Best. Fireworks. Ever. (Message for July 5th)

We are in the middle of the summer blockbuster season.   So far this summer we have been able to watch the Avengers fight Ultron, Mad Max get rebooted, Jurassic park re-open, and Pixar focused on the voices in our head with Inside Out.  The summer is only half over.  We still get to go on another impossible mission, laugh at Minions, and Marvel is going to see just how much we love super heroes by releasing both Ant Man and the Fantastic Four.   I do not know if you remember it or not, but last year was supposed to be the year of the Christian movie.  Many had hoped that the success of several films that year would see an even greater rise in Christian movies.  There were some successes last year.  God’s not Dead was a huge hit.  Heaven is for Real and Mom’s Night Out while not huge successes were flops either.  However, what is disappointing is that the biblical epics failed to impress.  Neither Noah or Gods and Kings did well.   Both were critical and commercial flops.   Noah was especially troubling because of how much it messed up the biblical story.  In the realm of cinema the year of the Christian movies did not quite pan out.   Somewhat selfishly, this is disappointing because I think that several stories from the bible would make incredible movies.  They are full of drama, wonder, and excitement.   There are a lot of bible stories that could make great movies, but the story that I most want to see on the big screen is the story of Elijah.  

            A couple of years ago I was at a clergy gathering for continuing education purposes.  The presenter started the small group seminar by asking people who their favorite prophet in the bible is.   My colleagues had very eloquent answers.   One said, Amos because he was a voice that spoke up for the oppressed.   Another said Jonah, because they could relate to running from God.  Yet another said Isaiah because in his prophecies he poetically pointed to the coming of Christ.  The presenter, pointed right at me and asked, “What about you, who is your favorite prophet?”   I was not eloquent but I told the truth.  I said Elijah, and when he asked why I replied, “Because the dude called down fire from the sky.”    I realize that the story we will focus on today is a bit more obscure than some of the other ones we have looked at this summer.   However, it has long been my favorite story from the Old Testament.  It really would make a great movie because it is a story full of drama, excitement, and the power of God.   More than that though, this story of the best fireworks ever, also has a lot to teach us about what it means to trust in God and live with a bold faith.  

            The story of Elijah and the prophets of Baal can be found in 1 Kings 18:16-46.   However, to understand what is going on we have to go back a bit further.   This was a dark time for God’s chosen people of Israelites.   The glory days of kings David and Solomon were a memory.   The kingdom had been split into two.  No longer were the chosen people united but they were divided into Israel and Judah.   The kingdom of Israel, in the north, had been steadily pulling away from God.   Once Ahab became king, then things got really bad.   1 Kings 16:30 records, “Ahab son of Omri did more evil in the eyes of the LORD than any of those before him.”   He married Jezabel and under influence he went further into idolatry than the previous kings.  He actually built a temple to Baal, a pagan deity in the capitol of Samaria.  According to 1 Kings 16:33, Ahab “did more to arouse the anger of the LORD, the God of Israel, than did all the kings of Israel before him.”   In response, God called a prophet, Elijah.  Through Elijah, God declared that there would be a drought.   The drought lasted for three years.   During this time, Jezebel rounded up and killed any prophets of the one true God.   Finally in the third year, God directed Elijah to come out of hiding and confront the king.   Even though he was facing almost certain death, Elijah boldly meet the king, and he immediately threw down a challenge.   He was going to take on the 450 prophets of Baal, and he insisted doing it in front of the entire nation of Israel.   John Wesley, and other biblical scholars, agree that the entire nation of Israel did not show up.  Figuring out ancient population numbers is a near impossibility, but the population was easily in the many thousands, and the logistics of getting that many people to leave their daily lives behind and assemble is not practical.   Rather, what was assembled were the leaders.  The magistrates, the village elders, the patriarchs.  The ones who would make decisions and influence others.   They all assemble on Mount Carmel, and Elijah addresses the crowd: “How long will you waver between two opinions?  If the Lord is God follow him; but if Baal is god follow him.”   The people are unwilling to commit, so Elijah makes the challenge.   He tells the people to get two bulls.  They will each slaughter the bull for sacrifice, but not light the fire.  The God that answers and provides fire, is the true God.   The people all agree, and the prophets of Baal go first.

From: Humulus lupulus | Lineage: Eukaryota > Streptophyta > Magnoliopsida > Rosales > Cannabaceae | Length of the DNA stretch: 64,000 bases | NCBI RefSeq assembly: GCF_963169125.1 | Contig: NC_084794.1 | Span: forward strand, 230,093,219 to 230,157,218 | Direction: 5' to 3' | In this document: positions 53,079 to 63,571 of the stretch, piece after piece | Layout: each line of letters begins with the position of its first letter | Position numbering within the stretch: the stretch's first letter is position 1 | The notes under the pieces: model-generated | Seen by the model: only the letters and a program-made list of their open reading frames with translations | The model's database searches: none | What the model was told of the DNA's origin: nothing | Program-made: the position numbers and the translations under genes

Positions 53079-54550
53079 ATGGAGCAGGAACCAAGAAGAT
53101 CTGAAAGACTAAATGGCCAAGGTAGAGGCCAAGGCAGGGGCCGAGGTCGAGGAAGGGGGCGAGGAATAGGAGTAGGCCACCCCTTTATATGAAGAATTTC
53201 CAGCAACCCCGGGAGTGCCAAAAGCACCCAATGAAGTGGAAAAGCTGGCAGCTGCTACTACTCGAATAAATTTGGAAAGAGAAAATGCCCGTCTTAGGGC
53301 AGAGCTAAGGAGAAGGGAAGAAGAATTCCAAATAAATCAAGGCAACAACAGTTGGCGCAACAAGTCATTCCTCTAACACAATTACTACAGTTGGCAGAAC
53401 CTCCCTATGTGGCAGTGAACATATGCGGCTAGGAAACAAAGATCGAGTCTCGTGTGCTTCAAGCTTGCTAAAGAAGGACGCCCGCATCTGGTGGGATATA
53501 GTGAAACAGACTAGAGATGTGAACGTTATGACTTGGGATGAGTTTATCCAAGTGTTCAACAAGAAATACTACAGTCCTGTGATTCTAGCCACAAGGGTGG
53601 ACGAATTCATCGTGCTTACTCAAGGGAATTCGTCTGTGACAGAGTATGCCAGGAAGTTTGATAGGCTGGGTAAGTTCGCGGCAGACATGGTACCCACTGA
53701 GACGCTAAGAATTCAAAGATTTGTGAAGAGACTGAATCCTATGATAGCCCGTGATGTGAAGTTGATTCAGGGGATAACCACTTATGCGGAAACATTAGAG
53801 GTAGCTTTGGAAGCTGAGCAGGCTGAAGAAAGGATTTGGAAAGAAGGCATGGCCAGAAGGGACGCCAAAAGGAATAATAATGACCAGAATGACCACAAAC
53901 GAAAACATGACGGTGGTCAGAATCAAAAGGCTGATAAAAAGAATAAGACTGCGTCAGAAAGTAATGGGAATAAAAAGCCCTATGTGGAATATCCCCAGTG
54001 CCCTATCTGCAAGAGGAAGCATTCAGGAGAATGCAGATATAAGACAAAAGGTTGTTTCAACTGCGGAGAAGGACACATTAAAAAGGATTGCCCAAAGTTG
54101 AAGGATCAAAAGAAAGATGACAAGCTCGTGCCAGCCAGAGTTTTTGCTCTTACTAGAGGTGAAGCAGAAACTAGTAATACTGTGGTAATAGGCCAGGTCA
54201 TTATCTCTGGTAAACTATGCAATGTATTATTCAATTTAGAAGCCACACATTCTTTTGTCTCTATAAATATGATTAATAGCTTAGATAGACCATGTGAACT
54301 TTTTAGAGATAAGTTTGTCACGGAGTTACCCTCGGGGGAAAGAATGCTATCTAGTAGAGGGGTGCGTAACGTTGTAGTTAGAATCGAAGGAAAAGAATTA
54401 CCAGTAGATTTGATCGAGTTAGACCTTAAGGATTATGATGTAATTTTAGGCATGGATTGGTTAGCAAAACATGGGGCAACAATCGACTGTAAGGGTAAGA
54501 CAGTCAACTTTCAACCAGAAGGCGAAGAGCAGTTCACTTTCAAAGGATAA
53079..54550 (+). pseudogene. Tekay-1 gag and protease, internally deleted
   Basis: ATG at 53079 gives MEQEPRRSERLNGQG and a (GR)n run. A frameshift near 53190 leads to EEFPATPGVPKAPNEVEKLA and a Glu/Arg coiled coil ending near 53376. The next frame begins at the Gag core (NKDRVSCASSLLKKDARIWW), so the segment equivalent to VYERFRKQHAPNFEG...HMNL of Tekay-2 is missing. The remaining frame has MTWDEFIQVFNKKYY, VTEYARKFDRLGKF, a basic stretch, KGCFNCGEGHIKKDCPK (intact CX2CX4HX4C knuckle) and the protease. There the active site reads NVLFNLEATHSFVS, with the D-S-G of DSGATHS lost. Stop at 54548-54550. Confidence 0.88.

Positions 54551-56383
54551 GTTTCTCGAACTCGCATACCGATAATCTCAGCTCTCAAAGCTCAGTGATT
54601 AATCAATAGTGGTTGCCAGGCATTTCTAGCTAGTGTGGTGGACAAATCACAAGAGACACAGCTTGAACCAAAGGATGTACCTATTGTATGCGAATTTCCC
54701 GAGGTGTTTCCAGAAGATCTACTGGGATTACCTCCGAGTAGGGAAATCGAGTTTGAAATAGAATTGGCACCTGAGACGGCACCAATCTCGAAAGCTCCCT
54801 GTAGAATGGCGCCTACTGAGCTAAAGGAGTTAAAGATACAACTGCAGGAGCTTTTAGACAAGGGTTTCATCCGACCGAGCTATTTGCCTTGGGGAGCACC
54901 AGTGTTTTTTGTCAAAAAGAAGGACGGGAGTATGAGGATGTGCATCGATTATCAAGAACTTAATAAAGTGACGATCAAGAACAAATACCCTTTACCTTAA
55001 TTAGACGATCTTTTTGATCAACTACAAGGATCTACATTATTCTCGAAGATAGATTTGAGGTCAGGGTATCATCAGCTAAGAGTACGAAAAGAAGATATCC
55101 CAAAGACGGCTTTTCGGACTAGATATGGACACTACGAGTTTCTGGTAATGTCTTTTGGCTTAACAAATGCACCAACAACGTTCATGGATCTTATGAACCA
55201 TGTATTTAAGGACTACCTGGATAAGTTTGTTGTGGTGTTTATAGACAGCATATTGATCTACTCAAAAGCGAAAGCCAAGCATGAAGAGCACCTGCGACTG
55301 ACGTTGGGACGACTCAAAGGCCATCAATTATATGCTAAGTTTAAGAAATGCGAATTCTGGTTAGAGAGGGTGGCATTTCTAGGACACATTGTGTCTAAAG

From morning till noon, the prophets of Baal cry out and nothing happens.   Elijah even begins trash talking!   1 Kings 18:27 records, “At noon Elijah began to taunt them.  “shout louder!” he said.  “Surely he is a god!  Perhaps he is in deep thought or busy or traveling  Maye he is sleeping and must be awakened!”   The prophets of Baal shout louder, and they even begin cutting themselves, hoping their blood will arouse the power of Baal.  The went about this for entire day until the sun started to set and the bible records ,”but there was no response, no one paid attention.” 

            It was Elijah’s turn.  Full of confidence, and what could almost be described as swagger he doubled down.   He had the people drench the altar in water.   In fact he had them drench it in water three times, so that a trench around it was also filled with water.  Elijah did not dance, he did not shout, and he did not cut himself like the prophets of Baal did.  Instead he prayed: “LORD, the God of Abraham, Isaac and Israel let it be known today that you are God in Israel . . .Answer me, Lord, answer me, so that these people will know that you, LORD are God, and that you are turning their hearts back again.  As he finished this prayer, fire came from the sky.  An intense fire that not only consumed the sacrifice, the water, but also destroyed the rocks and soil as well.   The sight had to be extraordinary, miraculous, and a little terrifying.  The results were also instantaneous.  Verse 39 records, “When all the people saw this they fell prostrate and cried, “The LORD- he is God!  The LORD-he is God!”